The paper 'An Age-diverse Workforce' is a great example of a Management Literature Review. As the case material discussed, the need for experienced and productive workforce demands that organizations should consider hiring or retaining individuals in the workforce that are already in the retirement age. Apart from the fact that the population of the baby boomers in the workforce is steadily increasing, there is also a gap in skills, experience, and workplace maturity between baby boomers and the workers from generations X and Y (Hanks and Icenogle, 2001). While it is true that an age-diverse workforce can both be a reward or a threat to the organization, depending on how the organization handles it, there are certain issues that can be associated with managing the workforce coming from a very diverse age group. From the perspective of organizational behavior, strong and effective workforce management is required to tap the potential of a diverse workforce (Johns, 2006).
This is because handling a diverse workforce – whether culturally diverse, gender diverse, or age-diverse workforce – can be a daunting task. A heterogeneous workforce translates to strong conflict potential in the workforce as differences in views, opinions, idealisms, and workforce methodologies could disrupt workplace efficiency and productivity (Mowday and Sutton, 1993).
Moreover, these multi-layered differences can cause strains in workforce relationships as individuals clash and fail to cohere to produce good results. There are at least three possible issues that could occur in handling generational diversity in the workplace. First, the workplace orientation between and among individuals from different age brackets may conflict with each other and could potentially result in stressful and counter-productive situations. More specifically, these differences can lead to poor communication, misunderstanding of workplace attitudes, and lack of motivation or fewer interpersonal engagements between generations.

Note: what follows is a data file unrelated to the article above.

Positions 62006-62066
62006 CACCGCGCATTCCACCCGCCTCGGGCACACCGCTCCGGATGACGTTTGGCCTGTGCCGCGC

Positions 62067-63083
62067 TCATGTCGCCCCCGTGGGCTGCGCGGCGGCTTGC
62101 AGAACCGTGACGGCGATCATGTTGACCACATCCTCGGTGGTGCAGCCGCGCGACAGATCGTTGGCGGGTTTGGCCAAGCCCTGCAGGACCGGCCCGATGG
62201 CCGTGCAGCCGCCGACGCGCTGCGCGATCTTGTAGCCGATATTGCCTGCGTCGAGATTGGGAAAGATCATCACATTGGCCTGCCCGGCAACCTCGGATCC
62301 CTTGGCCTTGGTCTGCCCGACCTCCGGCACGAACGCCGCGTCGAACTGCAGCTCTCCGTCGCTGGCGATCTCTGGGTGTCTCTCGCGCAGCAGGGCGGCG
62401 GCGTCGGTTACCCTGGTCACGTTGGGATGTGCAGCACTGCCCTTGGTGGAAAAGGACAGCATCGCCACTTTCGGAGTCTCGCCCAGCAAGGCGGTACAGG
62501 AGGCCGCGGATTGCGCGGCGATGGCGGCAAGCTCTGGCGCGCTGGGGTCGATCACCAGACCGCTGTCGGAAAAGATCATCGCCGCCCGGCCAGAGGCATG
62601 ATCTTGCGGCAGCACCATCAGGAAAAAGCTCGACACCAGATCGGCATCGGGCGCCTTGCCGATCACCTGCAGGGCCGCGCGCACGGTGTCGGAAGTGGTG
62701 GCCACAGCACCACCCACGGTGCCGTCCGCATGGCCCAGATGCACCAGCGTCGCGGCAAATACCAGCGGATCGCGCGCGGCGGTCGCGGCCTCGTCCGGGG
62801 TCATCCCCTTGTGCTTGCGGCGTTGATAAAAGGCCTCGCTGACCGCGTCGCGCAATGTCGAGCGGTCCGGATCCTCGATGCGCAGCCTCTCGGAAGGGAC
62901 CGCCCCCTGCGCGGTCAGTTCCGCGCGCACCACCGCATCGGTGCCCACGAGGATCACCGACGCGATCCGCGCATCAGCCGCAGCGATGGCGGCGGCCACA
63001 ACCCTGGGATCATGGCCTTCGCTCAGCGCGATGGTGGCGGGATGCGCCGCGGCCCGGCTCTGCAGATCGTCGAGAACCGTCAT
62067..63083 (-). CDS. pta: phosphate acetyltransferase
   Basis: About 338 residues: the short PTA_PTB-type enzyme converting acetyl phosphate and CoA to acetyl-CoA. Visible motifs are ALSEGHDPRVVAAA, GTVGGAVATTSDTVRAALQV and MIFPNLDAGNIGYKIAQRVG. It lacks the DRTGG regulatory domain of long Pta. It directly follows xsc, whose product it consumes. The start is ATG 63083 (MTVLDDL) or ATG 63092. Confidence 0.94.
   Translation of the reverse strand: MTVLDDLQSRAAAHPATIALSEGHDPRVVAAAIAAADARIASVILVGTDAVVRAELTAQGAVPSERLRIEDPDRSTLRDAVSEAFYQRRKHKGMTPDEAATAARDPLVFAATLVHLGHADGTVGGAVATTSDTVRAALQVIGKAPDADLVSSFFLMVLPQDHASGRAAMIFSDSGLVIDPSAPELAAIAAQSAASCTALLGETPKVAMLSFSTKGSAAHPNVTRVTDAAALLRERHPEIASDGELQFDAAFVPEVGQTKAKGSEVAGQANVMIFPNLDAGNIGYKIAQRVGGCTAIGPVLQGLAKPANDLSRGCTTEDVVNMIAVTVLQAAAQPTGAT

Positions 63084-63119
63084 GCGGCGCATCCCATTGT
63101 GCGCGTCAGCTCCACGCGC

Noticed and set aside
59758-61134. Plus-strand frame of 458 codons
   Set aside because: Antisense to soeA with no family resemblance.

Flynn (1996) argued that the age gap between generations as well as the workforce environment they came to grow up with sets them apart from each other, whether in the workplace or in the domestic settings. For example, Baby Boomers (or those who were born in the early 1940s to late 1950s) are seen as highly optimistic and result-driven individuals who have made huge successes in their careers.
The strong adherence to loyalty and work ethics of the baby boomers could come in conflict with the job-hopping attitude of the Millennial (those who were born in the 1980s). It is highly certain that workplace conflicts could arise because of the disparity between perspectives, values, and ideas between individuals from different generations. As Lancaster et al (2002) put it, communication does not always flow coherently when there is a wide age gap between individuals. Certain situations in the workplace are sure to tap these generational differences and stretch parties involved to their limits.
A good example is in the decision-making process. Baby Boomers typically would prefer decisions and actions that are thoroughly and carefully considered whereas the Generation Y and the Millennial would jump on the next best opportunity. These differences in opinion could lead to difficult situations and the failure to resolve these differences may result in inter-personal conflicts (Hou et. al., 2005). For certain, ANZ would not want to encounter unnecessary workplace conflicts.
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